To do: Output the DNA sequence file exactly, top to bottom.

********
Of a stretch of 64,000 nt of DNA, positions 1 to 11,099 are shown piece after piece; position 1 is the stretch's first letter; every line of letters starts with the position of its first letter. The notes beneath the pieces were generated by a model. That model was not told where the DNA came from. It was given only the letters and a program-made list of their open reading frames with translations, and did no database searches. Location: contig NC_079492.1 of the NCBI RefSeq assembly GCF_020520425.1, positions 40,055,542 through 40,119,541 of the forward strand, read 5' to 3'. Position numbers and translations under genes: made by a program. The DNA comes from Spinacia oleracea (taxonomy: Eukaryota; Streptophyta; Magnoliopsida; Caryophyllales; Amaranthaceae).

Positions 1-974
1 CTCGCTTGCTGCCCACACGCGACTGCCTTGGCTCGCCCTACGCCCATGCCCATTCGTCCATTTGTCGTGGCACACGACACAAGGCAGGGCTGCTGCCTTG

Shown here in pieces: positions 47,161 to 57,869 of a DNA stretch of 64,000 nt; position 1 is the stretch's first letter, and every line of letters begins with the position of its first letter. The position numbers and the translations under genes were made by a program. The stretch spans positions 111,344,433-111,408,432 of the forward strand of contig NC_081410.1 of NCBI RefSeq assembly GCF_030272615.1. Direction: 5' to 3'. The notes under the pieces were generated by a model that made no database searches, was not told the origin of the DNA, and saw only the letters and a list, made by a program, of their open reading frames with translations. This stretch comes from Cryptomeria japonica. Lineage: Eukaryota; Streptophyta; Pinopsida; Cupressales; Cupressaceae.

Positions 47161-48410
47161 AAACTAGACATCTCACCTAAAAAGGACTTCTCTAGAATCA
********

Of a stretch of 64,000 nt of DNA, positions 1 to 11,099 are shown piece after piece; position 1 is the stretch's first letter; every line of letters starts with the position of its first letter. The notes beneath the pieces were generated by a model. That model was not told where the DNA came from. It was given only the letters and a program-made list of their open reading frames with translations, and did no database searches. Location: contig NC_079492.1 of the NCBI RefSeq assembly GCF_020520425.1, positions 40,055,542 through 40,119,541 of the forward strand, read 5' to 3'. Position numbers and translations under genes: made by a program. The DNA comes from Spinacia oleracea (taxonomy: Eukaryota; Streptophyta; Magnoliopsida; Caryophyllales; Amaranthaceae).

Positions 1-974
1 CTCGCTTGCTGCCCACACGCGACTGCCTTGGCTCGCCCTACGCCCATGCCCATTCGTCCATTTGTCGTGGCACACGACACAAGGCAGGGCTGCTGCCTTG

Shown here in pieces: positions 47,161 to 57,869 of a DNA stretch of 64,000 nt; position 1 is the stretch's first letter, and every line of letters begins with the position of its first letter. The position numbers and the translations under genes were made by a program. The stretch spans positions 111,344,433-111,408,432 of the forward strand of contig NC_081410.1 of NCBI RefSeq assembly GCF_030272615.1. Direction: 5' to 3'. The notes under the pieces were generated by a model that made no database searches, was not told the origin of the DNA, and saw only the letters and a list, made by a program, of their open reading frames with translations. This stretch comes from Cryptomeria japonica. Lineage: Eukaryota; Streptophyta; Pinopsida; Cupressales; Cupressaceae.

Positions 47161-48410
47161 AAACTAGACATCTCACCTAAAAAGGACTTCTCTAGAATCA